Mad Dog Mattis, the 7 Year Delay Provision, and the Appointments Clause

President Elect Donald Trump has announced that he will be nominating James “Mad Dog” Mattis to be Secretary of Defense.  However, a statute requires “retired military officers to be out of uniform for seven years before they can become the civilian head of the armed forces.”  While it seems quite possible that Congress will be willing to pass a law exempting Mattis from the requirement, a question is whether the requirement is constitutional.  The main issue is whether the Constitution (1) allows the Congress to establish qualifications for offices or (2) gives to the President and the Senate the full discretion to determine whether someone is fit for office.

The issue is governed by the Appointments Clause, which provides in relevant part that the President:

by and with the advice and consent of the Senate, shall appoint ambassadors, other public ministers and consuls, judges of the Supreme Court, and all other officers of the United States, whose appointments are not herein otherwise provided for, and which shall be established by law.

The argument for concluding that the Congress cannot pass the qualification requirement is that this clause gives to the President and the Senate the decision whether a person is qualified for the office.  The President, with the consent of the Senate, has the power to decide who to appoint for an officer and that includes deciding whether his qualifications are sufficient.

The counter to this argument is that the Clause does not govern qualifications, but only the selection of a person who has the requisite statutory qualifications.  Congress has the power to set the qualifications for an office based on its authority to “establish . . . by law . . . “officers of the United States.”  One might argue that establishing an office includes the power to establish qualifications for the office.

If establishing an office includes the power to establish qualifications for the office, then the President and the Senate have only the power to determine whether someone, who has the legally required qualifications, is an appropriate person to appoint to the office.  If not, then the President and the Senate can choose who they like, notwithstanding any statutory qualifications.

It is not entirely clear what the answer is.  Establishing qualifications might or might not fall under the power to establish an office.  My intuition is that there is a bit stronger case for concluding that qualifications are part of the office.  Under that view, then, Congress could establish the binding qualifications.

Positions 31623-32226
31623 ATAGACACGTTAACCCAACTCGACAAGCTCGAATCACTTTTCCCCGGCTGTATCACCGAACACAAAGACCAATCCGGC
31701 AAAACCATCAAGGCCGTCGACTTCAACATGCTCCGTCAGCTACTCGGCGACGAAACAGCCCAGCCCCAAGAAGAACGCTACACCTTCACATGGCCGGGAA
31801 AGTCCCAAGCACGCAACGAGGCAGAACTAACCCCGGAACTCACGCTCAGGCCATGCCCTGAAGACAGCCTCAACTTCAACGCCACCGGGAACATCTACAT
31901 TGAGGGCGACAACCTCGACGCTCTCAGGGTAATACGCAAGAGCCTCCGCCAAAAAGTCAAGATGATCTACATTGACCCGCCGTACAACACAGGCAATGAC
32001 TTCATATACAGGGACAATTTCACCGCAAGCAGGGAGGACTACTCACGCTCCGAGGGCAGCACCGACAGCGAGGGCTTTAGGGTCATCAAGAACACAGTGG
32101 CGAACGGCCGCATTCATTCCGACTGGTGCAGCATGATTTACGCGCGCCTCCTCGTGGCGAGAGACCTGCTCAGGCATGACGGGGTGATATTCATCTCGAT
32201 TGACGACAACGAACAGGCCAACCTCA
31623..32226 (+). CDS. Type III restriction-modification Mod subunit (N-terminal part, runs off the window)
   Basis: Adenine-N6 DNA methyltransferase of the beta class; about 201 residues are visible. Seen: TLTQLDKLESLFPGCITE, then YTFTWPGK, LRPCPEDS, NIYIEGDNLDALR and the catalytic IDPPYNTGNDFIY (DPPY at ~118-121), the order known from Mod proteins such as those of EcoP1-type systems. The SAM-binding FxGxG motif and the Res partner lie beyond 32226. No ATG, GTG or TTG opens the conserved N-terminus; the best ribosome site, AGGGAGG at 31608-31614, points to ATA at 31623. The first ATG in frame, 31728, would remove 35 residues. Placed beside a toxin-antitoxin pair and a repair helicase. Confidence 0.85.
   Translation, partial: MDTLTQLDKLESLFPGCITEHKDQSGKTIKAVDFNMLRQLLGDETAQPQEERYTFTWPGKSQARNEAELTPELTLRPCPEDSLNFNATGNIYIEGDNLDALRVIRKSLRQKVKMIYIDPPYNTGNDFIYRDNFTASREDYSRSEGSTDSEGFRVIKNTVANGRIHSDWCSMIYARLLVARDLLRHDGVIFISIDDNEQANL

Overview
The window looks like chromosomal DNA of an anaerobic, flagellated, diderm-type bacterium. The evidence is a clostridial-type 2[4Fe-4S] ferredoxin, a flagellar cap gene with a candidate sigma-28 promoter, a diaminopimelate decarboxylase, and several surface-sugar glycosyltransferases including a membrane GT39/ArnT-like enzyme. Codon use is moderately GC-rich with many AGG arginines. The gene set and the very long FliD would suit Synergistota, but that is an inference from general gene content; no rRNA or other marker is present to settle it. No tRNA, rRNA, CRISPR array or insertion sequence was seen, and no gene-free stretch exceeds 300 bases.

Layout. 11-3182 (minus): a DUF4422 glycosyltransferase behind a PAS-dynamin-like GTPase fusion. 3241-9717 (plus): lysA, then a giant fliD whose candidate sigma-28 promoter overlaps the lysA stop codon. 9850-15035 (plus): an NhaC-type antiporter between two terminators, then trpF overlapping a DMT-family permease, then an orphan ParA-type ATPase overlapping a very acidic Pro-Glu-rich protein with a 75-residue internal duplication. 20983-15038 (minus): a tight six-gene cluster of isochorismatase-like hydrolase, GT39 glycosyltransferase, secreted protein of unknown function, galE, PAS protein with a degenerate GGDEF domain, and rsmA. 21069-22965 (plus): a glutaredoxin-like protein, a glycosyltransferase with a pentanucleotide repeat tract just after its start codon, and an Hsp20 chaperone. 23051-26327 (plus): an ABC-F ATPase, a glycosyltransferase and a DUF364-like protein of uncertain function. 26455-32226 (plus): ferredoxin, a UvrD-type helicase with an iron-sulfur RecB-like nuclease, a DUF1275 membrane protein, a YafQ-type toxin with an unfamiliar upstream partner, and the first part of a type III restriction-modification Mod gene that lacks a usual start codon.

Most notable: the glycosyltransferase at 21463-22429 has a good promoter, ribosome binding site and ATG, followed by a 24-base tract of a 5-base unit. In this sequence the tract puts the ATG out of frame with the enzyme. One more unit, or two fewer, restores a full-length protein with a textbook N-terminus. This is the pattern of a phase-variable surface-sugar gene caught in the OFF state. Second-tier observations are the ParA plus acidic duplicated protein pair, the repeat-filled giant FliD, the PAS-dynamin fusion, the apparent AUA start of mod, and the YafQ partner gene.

Ultimately, answering this question would turn on the history of these matters.  One aspect of the history is that the King of England had the power both to establish the offices and to make the appointments.  This Constitution then split the power between the President (and the Senate) and the Congress.  The question is on what side the power to set qualifications was placed.  Given the fact that the English practice is not that helpful, an examination of the practice in the states prior to the Constitution would be extremely important.

One interesting implication of this analysis is that the named offices in the Appointments Clause – ambassadors, other public ministers and consuls, judges of the Supreme Court – might be treated differently.  If the Constitution establishes these offices rather than Congress (a possible but not necessary conclusion), then Congress might not be able to establish qualifications for them.

I probably shouldn’t leave this subject without mentioning another possibility.  Perhaps Congress can add qualifications under the Necessary and Proper Clause. Under this view, one would engage in much the same analysis as above, except the focus would be on figuring out whether establishing qualifications falls under the power to appoint or the power to employ necessary and proper means to establishing offices.  In my view, the Necessary and Proper Clause is less important in this context, because the Constitution seems to draw a line between appointing and establishing offices and therefore renders the Necessary and Proper Clause with little to do.  But others may have a broader understanding of the Necessary and Proper Clause than I do.

Mike Rappaport

Professor Rappaport is Darling Foundation Professor of Law at the University of San Diego, where he also serves as the Director of the Center for the Study of Constitutional Originalism. Professor Rappaport is the author of numerous law review articles in journals such as the Yale Law Journal, the Virginia Law Review, the Georgetown Law Review, and the University of Pennsylvania Law Review. His book, Originalism and the Good Constitution, which is co-authored with John McGinnis, was published by the Harvard University Press in 2013.  Professor Rappaport is a graduate of the Yale Law School, where he received a JD and a DCL (Law and Political Theory).

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